June 19th, 2003, 10:54 PM
Creating Domains (Win 2k, 2003)
I decided to write my first tut on the thing I know most about about. I hope this is original because I searched the forums.
Windows 2000, 2003 Domains:
Why Use Them?
Its a well known fact that netwok security should be layered in order to be effective. A domain makes a perfect first layer. In order to communicate with a machine that is on a domain, you must also be a member of the same domain or domain tree. Domain Tree=collection of domains linked through parent/child trust relataionships. (i.e. child.antionline.com is the child domain of antionline.com and they are in the same tree.)
Another security measure that domains give you is that all users are authenticated at a central location, the Domain Controller(DC). The DC holds all usernames and passwords and is usually in a secure location(i.e. locked room). This makes it hard for blackhats because there are no passwords stored on the local workstations. It isn't impossible to crack these passwords but like I said, this is only one layer of your network security.
Basically, without a password from a domain level or enterprise level administrator, your computer cannot communicate on the domain.
Domains make life for network administrators, like myself, infinatley easier. On reason for this is the introduction of Active Directory in Windows 2000 and now in 2003. Active directory was designed entirely for convenience. Lets say you are controlling a domain with 20,000 users and 20 domain controllers for that domain. You want to create a new username for a new empleyee. It would be a pain in the ass if you had to create that username on each domain controller. If you create the username in Active Directory on one domain controller, it will begin to replicate out to all DC's within that domain. I believe it uses the LDAP protocol to accomplish this task.
Yet another convenient part of using domains is the ability to "push" software out to your users. Hypothetically, your company has a proprietary piece of software that each user needs on their workstation. Through active directory you can assign to it to the whole domain which could be tens of thousands of people or simply give it to a small piece. After assigning the software, the next time a user logs on to their workstation, it will atomatically install and be available. I have even "pushed" a full blown copy of Office 2000 over my domain through Active Directory. You could even tell your boss that through this process you can save the company money, because you no longer have to have people employed to go out to the remote locations and install software on each workstation. Bosses love hearing that.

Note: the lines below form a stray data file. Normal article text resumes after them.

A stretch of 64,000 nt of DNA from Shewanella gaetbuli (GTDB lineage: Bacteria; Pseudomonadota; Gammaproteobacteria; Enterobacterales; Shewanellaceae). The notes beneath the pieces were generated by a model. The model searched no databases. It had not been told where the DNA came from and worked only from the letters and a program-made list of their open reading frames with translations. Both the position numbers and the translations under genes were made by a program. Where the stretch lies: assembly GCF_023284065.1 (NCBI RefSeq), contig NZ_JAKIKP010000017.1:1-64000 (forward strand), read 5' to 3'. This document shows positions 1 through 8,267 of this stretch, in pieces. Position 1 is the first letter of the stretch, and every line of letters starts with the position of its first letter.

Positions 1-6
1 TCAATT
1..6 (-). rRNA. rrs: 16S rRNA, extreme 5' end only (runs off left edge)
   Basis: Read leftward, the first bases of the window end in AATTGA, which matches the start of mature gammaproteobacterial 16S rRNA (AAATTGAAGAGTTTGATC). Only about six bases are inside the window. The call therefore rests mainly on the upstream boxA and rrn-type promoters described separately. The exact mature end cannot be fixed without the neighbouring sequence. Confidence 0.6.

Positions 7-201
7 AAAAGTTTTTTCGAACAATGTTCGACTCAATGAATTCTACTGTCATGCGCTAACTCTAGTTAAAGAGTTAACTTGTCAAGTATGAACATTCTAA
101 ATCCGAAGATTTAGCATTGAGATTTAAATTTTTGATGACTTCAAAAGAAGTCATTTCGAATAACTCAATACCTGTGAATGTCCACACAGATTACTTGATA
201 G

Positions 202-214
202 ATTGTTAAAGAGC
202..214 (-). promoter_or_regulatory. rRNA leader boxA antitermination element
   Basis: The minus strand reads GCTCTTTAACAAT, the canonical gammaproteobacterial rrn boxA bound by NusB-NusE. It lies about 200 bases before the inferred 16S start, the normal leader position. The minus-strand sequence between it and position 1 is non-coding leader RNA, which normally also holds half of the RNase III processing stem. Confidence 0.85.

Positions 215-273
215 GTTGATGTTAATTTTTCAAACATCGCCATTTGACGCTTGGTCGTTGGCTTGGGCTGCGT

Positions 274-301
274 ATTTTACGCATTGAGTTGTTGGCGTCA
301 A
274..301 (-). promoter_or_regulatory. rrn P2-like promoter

This is a big one. Asside from security, policies could be the most important aspect of domains. Once a computer is joined to a domain, it is subject to the policies in effect for that domain. You could even assign policies to a certain computer or group of computers. Microsoft(Evilsoft) calls them GPOs, or Group Policy Objects. These GPOs can be configured to perform nearly anything you need. Lets say that at your building you have a computer in the lobby that is available to the public. You wouldn't want people to be able to access certain things, like the control panel or maybe the My Computer icon. You can set a GPO on that machine that is so anal, it will only allow them to access the internet, period. You can make it so they can't even touch the internt options, just surf. Or another example could be your company users. You can require them to change the passwords after a specific amount of time. You can make sure their passwords are complicated enough. Oh and this one is popular, you can make it so that your users can only: logoff, use microsoft office and use the internet. They can't touch anything else. This accomplishes a few things. The user can't touch important parts of the OS which could lead to problems that you are just going to have to fix. Also they can't sit there and play with screen savers or solitair on company time. It's a bit of a God complex but heh, we're admins and thats our job.
How Do I Set One Up?
What you need= A computer/server with enough power to suit the needs of your sized network, Win 2000/2003 Server, it must have ethernet(obviously), and must be running a DNS server. That last one is critical. Without DNS, your domain is useless and will not operate. Luckily, you are now reminded of that when you setup your domain.
On your server, you go to a command prompt and type: dcpromo (stands for Domain Controller Promotion)
Your computer will go through a long process of installing and configuring Active Dirtectory. After it's done you will have to reboot and sit through the longest boot cycle your computer has ever gone through. The first one is always the worst but Domain Controllers always take a while to boot.
Next, you can start joining workstations to your domain. For Win 2K Professional=Right Click My Computer> Properties> Network Identif ication> Where it says domain, enter your domain name.
(I could be slightly off on this click path because I'm on my SuSE box and I'm doing it from memory.)
Domains are very helpful and convenient. They help secure your network but should always be layered with other things, like IPsec, VPNs and Firewalls.
There are a lot of specifics that I didn't go into like forrests and trusts that you can research on your own. Hope this helped some of you that don't know much about domains.